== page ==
This tips page is an important part of the Taxpayer Advocate’s mission to engage with both taxpayers and tax professionals to identify systemic problems or processes in working with DOR. Tips will focus on common questions or areas of confusion and are meant to help taxpayers and tax professionals better understand both their responsibilities and their rights.


Earned Income Tax Credit (EITC)
One of the key work incentives for individuals and families who earned $51,567 or less last year is the Earned Income Tax Credit (EITC) which allows low and moderate income workers to keep more of what they earn. It’s also the federal and MA refundable tax credit that is most often missed. The IRS estimates that four out of five eligible workers and families get the credit, but millions who could claim it don’t.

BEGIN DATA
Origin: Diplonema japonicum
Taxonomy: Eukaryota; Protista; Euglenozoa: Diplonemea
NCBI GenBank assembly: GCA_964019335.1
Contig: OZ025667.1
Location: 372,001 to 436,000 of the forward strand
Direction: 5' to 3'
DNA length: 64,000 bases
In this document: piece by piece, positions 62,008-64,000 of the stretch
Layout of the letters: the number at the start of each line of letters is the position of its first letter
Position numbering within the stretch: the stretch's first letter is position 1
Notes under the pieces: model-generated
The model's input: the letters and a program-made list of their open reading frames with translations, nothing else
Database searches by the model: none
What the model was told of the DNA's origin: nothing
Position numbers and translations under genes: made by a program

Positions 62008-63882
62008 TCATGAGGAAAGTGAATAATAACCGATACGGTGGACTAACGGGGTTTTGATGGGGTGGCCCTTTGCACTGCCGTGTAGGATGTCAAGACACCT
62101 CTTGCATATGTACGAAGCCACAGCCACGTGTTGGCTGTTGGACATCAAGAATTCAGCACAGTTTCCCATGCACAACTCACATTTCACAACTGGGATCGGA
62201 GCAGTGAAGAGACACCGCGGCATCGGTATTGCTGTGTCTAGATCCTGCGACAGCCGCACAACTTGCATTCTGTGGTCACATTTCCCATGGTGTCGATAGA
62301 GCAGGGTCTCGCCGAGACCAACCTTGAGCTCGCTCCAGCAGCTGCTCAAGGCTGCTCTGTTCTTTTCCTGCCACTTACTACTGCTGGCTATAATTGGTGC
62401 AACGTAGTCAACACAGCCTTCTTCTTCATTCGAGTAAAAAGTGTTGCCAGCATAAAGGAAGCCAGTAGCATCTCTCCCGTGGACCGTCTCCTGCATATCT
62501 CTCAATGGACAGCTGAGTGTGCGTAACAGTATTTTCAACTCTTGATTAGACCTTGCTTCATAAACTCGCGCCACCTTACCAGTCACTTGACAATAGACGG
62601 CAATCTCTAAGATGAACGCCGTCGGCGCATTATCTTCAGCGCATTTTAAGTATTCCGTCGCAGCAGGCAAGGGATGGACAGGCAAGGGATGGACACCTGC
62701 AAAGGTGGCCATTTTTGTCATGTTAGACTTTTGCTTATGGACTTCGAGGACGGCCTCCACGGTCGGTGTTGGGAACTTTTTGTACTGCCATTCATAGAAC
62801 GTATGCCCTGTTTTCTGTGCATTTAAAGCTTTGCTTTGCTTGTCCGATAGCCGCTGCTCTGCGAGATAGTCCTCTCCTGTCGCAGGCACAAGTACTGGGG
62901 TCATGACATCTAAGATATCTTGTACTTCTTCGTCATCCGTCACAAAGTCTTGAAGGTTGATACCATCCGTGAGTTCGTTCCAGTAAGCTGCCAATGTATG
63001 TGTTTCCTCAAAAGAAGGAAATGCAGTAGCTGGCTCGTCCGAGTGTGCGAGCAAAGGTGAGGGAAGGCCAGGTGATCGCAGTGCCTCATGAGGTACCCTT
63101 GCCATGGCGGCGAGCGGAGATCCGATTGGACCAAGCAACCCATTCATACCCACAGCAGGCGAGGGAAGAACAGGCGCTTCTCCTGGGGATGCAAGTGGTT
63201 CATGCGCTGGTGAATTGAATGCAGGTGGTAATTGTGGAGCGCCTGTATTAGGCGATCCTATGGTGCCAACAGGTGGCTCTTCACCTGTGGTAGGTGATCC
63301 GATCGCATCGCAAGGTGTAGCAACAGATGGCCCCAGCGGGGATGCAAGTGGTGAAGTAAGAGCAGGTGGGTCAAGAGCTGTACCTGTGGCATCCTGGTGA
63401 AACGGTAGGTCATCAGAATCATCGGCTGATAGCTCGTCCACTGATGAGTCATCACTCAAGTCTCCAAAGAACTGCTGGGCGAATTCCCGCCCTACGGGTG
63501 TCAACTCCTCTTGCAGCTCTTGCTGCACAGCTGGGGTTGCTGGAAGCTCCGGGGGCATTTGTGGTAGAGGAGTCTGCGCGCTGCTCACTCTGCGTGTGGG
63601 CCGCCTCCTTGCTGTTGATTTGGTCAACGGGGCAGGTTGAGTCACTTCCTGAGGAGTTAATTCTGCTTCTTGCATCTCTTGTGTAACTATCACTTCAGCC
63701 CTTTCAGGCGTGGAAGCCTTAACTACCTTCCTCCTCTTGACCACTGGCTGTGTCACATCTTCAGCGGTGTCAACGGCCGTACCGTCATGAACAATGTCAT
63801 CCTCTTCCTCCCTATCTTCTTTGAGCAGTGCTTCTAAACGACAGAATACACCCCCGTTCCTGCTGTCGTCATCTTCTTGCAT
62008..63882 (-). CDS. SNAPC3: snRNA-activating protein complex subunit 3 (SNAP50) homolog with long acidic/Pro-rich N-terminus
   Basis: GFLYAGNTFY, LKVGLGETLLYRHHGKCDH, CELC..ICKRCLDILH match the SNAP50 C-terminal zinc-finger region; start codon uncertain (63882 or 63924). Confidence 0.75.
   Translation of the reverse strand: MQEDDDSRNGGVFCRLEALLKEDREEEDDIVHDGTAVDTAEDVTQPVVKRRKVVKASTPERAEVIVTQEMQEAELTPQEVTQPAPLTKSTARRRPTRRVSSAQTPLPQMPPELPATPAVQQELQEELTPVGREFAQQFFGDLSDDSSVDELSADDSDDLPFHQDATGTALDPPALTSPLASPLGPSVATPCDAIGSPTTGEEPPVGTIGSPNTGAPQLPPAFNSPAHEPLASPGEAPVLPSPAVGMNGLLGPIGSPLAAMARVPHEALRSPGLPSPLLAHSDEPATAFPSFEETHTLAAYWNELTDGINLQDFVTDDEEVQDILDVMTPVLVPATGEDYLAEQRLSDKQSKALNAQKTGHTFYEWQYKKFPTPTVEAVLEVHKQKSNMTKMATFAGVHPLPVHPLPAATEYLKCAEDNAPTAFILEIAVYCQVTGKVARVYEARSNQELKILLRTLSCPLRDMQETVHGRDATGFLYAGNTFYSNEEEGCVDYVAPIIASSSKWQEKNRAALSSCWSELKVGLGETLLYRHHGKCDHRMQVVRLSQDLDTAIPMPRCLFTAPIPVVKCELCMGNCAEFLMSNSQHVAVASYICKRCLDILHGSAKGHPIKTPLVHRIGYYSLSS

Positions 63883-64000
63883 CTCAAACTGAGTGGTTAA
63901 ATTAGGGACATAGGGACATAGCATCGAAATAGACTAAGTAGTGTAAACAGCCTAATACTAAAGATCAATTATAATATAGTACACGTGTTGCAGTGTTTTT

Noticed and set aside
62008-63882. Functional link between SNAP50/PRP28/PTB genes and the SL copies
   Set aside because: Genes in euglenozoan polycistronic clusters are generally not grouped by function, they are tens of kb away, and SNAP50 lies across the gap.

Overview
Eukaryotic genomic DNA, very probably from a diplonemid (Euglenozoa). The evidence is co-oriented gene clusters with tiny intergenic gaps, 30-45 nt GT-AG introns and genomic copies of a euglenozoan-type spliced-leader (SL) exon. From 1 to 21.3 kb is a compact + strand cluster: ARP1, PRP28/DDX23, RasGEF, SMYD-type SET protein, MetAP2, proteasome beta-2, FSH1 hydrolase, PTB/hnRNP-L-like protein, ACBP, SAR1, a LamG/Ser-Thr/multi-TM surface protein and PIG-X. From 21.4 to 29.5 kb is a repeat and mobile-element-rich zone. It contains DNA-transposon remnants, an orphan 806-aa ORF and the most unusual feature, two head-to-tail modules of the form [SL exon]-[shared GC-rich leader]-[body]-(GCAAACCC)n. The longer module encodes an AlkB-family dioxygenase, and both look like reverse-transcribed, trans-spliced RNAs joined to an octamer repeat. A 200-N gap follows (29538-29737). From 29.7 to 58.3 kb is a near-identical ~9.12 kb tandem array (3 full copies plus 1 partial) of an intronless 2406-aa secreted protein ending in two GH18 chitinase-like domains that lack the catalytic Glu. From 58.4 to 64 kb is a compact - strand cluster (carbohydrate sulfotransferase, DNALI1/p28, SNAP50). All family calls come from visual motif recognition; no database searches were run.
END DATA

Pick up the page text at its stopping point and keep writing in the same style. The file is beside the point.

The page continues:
Last year more than 27 million workers and families received more than $63 billion in EITC. In Massachusetts, which gives taxpayers who qualify for the federal EITC, 15% of what they received from the federal amount, 425,000 workers claimed the state EITC and received $125.5 million or around $295 per filer.

The amount of EITC varies depending on filing status, income and family size. The IRS has an online EITC calculator www.irs.gov/eitc to help taxpayers and tax preparers determine if they are eligible and estimate their EITC. The refund can range from up to $487 for workers without children (including the self-employed and farmers) and a maximum credit of up to $6,044 for those with three or more qualifying children. Even if a taxpayer didn’t qualify last year for EITC, they should always check their eligibility, especially if personal circumstances have changed.